HAMPTON, S.C. (WCBD) – A retired FBI agent is breaking down the mysterious murder cases of Paul and Maggie Murdaugh nearly a year after they happened.

There have been no charges or suspects named in the deaths of Paul and Maggie Murdaugh after a year of investigation by local, state, and federal agents.


Details about the murders have become more clear in recent months. We know two guns were used in the double murders that took place June 7, 2021 around 9:30 p.m.

Paul Murdaugh’s death certificate shows he was shot once in the chest and once in the head. Reports say Maggie Murdaugh was shot several times in what appeared to be an execution-style murder.

Bobby Chacon, a retired Special Agent with the FBI, worked in forensics for 19 years and totaled 27 years with the agency. He says a year into most cases, testing has likely been completed, but investigators could still be piecing the case together. Despite that, he says evidence from the night provides an idea about what could’ve happened to Paul and Maggie

“Certainly the community is going to be like ‘Oh my god, two of my neighbors just got shot dead and so yes I have cause for concern,'” says Chacon. “But for SLED (South Carolina Law Enforcement Division) to come out and make those statements early on that the community is not in danger, it kind of indicates to me that they made that determination that this looks like a targeted killing and they were just interested in these two people.”

On the night of the murders, Alex Murdaugh told investigators he arrived home just after 10:00 p.m. at the family’s hunting property known as Moselle. Murdaugh found his wife and son shot multiple times.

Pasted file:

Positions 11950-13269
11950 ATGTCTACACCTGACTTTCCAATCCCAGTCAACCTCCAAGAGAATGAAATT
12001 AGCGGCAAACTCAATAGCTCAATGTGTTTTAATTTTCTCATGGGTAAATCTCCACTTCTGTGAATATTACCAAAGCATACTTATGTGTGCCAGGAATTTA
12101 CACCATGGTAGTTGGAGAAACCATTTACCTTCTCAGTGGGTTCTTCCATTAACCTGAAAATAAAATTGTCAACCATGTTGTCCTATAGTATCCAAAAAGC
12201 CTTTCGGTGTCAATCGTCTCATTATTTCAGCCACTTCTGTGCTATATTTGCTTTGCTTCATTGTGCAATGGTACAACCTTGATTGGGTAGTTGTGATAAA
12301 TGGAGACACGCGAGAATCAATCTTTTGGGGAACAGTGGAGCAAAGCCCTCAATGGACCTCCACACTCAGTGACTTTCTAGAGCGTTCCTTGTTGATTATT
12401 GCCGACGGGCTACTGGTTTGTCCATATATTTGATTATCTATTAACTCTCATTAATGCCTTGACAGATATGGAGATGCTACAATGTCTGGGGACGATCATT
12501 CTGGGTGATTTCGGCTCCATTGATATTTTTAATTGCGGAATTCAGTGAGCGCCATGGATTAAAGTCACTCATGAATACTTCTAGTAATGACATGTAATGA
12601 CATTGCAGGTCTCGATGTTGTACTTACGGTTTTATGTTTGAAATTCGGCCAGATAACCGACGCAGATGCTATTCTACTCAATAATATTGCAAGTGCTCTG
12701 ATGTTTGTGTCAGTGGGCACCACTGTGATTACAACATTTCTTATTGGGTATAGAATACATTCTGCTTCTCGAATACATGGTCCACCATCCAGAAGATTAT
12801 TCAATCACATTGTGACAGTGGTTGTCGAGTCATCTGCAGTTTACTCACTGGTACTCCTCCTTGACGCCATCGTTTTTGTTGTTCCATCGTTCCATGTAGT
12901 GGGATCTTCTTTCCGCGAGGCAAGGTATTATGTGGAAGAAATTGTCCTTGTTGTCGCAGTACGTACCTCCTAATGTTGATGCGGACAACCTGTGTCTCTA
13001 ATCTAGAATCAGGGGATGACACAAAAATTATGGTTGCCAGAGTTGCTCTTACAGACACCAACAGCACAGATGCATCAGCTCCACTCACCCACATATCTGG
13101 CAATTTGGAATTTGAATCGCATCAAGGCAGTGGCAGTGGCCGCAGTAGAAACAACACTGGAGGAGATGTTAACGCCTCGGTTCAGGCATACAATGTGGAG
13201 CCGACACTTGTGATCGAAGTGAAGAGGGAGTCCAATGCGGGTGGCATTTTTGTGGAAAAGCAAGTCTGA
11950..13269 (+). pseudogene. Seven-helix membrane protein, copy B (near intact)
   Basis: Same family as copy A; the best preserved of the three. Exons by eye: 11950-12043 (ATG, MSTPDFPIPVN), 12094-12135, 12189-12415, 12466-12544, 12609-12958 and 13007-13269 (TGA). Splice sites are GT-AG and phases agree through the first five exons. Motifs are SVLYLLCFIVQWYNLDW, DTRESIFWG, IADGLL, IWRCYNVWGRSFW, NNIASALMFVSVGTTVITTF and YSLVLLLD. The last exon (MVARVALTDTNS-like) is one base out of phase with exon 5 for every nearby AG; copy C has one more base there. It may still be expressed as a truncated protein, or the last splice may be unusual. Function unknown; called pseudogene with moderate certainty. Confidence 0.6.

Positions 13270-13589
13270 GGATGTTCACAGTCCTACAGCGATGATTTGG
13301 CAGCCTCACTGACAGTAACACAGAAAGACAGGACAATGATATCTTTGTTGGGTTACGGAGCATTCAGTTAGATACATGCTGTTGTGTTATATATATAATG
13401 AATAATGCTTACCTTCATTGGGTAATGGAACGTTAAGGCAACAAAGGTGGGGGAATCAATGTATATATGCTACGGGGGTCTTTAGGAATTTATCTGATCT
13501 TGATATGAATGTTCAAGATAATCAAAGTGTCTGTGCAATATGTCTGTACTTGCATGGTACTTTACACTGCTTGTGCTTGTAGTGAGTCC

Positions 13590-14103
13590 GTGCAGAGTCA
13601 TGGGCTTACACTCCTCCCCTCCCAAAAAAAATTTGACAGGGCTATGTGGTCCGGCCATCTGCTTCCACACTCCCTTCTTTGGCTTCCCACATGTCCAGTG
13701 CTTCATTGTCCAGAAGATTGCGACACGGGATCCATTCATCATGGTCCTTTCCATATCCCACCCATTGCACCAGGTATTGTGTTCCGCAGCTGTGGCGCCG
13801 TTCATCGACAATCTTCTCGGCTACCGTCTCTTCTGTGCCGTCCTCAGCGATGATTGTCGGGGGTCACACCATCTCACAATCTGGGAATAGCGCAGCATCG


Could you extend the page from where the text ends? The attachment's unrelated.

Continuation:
Since then, the SLED has worked to piece the case together testing forensics and analyzing evidence, but little new information has come out recently. Chacon says that doesn’t mean the case has stalled.

“It’s not unusual,” says Chacon. “I certainly wouldn’t consider this a cold case yet. I think you know they’re probably still getting leads.”

But what could slow the investigation into the murders of Paul and Maggie, according to Chacon, are the mounting criminal and civil cases piling up against Alex Murdaugh.

“One prosecutor might be ready to go, might be ready to file charges on certain crimes and another prosecutor might say ‘hold off on that because we are still doing this in our investigation,'” says Chacon. “So now the more crimes you have and even the more civil cases that are going on, even lawsuits related to that boat accident and things like that, there is a lot of coordination that has to take place in a case like this.”

Alex Murdaugh faces 15 indictments totaling 79 state grand jury charges and remains at the Alvin S. Glenn Detention Center in Richland County.